Annual Report 2011 - May 2011

Introduction by Darius Helm, Statistics by Market Insights/Torcivia

 

The first half of 2010 saw a solid uptick in residential business, largely due to the federal tax credit for new home buyers, and that dried up at the end of May and was sluggish for the balance of the year. Commercial business started off poorly, with the market still reeling from the financial crisis, but it turned positive in the second half of the year.

The traditional trend in recessions is for the commercial market to lag behind the residential market, both in the downturn and the recovery. This time around, though, the commercial slowdown has been sandwiched within the residential recession, which is now in its fifth year. 

There is, however, no mystery to this divergence from the norm. The impact of the protracted slowdown in the housing market led to a traumatic event in the financial market in late 2008, generating a credit crisis without precedent. What is surprising, though, is the brevity of the commercial slowdown, which turned around in about a year and a half. However, what’s missing is the rapid growth usually seen at the beginning of rebounds. Markets, both global and domestic, are still fragile, but it’s starting to look like the trend is toward increasing stability.

It’s not clear yet when the U.S. residential market will start moving back into a growth mode, but it appears to have finally stopped its decline on an annualized basis. The entire flooring industry, from its peak in 2006 to the valley in 2010, has lost 34.5% of its value.

Last year, ceramic was the fastest growing flooring category, with its share of the market moving from 8.9% to 9.5%. Hardwood, vinyl and rubber were each up a tenth of a point, and laminates were down from 6.6% to 6.3%. The area rug category showed no shift in share last year, but carpet was down. Carpet’s share fell from 46.9% to 46.3%, and it’s down from 52% in 2005. Within the carpet category, broadloom continues to lose significant marketshare to carpet tile, and that trend is expected to continue. Lower priced carpet tiles have helped secure that advantage.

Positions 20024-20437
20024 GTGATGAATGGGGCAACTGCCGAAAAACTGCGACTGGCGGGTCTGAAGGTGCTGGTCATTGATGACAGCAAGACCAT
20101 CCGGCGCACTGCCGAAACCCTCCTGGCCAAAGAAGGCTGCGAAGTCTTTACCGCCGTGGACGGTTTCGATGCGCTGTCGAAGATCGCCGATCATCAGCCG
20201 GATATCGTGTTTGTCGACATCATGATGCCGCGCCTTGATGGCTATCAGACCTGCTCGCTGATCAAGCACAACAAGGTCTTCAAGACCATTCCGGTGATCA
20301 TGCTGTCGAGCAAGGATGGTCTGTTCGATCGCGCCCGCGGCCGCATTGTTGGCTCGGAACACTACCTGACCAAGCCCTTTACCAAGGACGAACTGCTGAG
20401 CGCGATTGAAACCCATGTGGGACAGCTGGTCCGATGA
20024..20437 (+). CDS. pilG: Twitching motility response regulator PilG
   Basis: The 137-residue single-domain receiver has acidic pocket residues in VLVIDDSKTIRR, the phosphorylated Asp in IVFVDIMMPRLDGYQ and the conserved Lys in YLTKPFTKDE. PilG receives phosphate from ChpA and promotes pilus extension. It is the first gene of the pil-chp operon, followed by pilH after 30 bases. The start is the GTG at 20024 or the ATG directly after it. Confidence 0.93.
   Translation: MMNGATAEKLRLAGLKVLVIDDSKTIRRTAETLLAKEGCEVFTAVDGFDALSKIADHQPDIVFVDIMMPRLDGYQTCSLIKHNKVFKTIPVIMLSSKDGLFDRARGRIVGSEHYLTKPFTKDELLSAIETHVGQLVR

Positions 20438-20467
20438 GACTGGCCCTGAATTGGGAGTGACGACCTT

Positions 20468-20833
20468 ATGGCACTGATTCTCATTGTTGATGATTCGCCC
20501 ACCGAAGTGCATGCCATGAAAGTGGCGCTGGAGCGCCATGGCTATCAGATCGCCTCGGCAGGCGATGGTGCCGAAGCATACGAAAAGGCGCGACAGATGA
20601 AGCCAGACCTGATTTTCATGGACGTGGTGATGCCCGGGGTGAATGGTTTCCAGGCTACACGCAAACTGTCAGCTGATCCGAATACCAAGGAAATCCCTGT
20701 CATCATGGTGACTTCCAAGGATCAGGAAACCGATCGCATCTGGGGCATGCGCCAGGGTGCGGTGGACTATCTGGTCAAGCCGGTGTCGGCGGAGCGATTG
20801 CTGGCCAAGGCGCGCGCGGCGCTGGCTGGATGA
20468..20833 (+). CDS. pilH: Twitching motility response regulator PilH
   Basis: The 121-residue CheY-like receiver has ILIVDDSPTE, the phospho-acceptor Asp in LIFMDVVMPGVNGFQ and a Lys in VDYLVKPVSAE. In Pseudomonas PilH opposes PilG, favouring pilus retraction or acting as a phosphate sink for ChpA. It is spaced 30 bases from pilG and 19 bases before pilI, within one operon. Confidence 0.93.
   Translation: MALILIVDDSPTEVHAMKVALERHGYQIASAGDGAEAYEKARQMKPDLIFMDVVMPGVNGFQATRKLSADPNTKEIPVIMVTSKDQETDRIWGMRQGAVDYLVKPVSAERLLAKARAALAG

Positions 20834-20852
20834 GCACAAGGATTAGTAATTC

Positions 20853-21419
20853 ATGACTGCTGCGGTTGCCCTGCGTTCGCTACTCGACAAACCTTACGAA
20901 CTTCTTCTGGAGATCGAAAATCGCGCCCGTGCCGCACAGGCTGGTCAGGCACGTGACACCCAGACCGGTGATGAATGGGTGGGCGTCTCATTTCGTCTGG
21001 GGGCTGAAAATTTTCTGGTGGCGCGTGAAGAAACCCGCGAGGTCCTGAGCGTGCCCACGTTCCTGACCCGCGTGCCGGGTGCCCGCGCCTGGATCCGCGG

Despite the continued loss of share by carpet to the other flooring categories, the U.S. market is unique in terms of the dominance of carpet. Hard surface flooring is much stronger in Europe and Asia, and even in Canada.

According to Market Insights/Torcivia, the U.S. flooring industry was up 1.9% in 2010, going from $15.69 billion in 2009 to $15.98 billion. This year should see more growth, though there’s plenty of uncertainty and significant challenges.

One of the biggest challenges is coming from raw material prices, which have been rising since midway through 2010. Perhaps the biggest impact on raw material pricing comes from the U.S. Federal Reserve’s policies of “quantitative easing,” which have steadily weakened the dollar. That helps U.S. exports but causes imports to the U.S. to be more expensive, and most raw materials are imported. This holds true pretty much everywhere except China, which manipulates its currency to the U.S. dollar to protect both its market and its investments. That’s a big part of why imports from China have such a strong position in the U.S. market.

A lot of raw materials are imported from Canada, and the U.S. dollar has weakened so much against the Canadian dollar that it’s more or less a one to one exchange rate.

Sector Update
On the commercial side, the corporate sector has come back to life, though jobs are generally smaller and the shift has been toward refurbishment rather than new construction. The healthcare sector seems to be holding its own, with assisted living outperforming acute care. In education, K-12 has suffered more than higher education as a result of tight state and local budgets, but there are big differences regionally. The retail sector has seen activity in renovations, but no real increase in footprints. And just recently the hospitality sector has become more active. There’s always a lot of pressure on the retail and hospitality businesses to renovate, even if business is off.

On the residential side, this year is expected to be stronger than 2010 on the multi-family side. Occupancy rates are up, suggesting that several years of people moving into smaller spaces or moving in with other family members has finally reached a saturation point. Also, improved employment numbers may be helping accelerate this trend.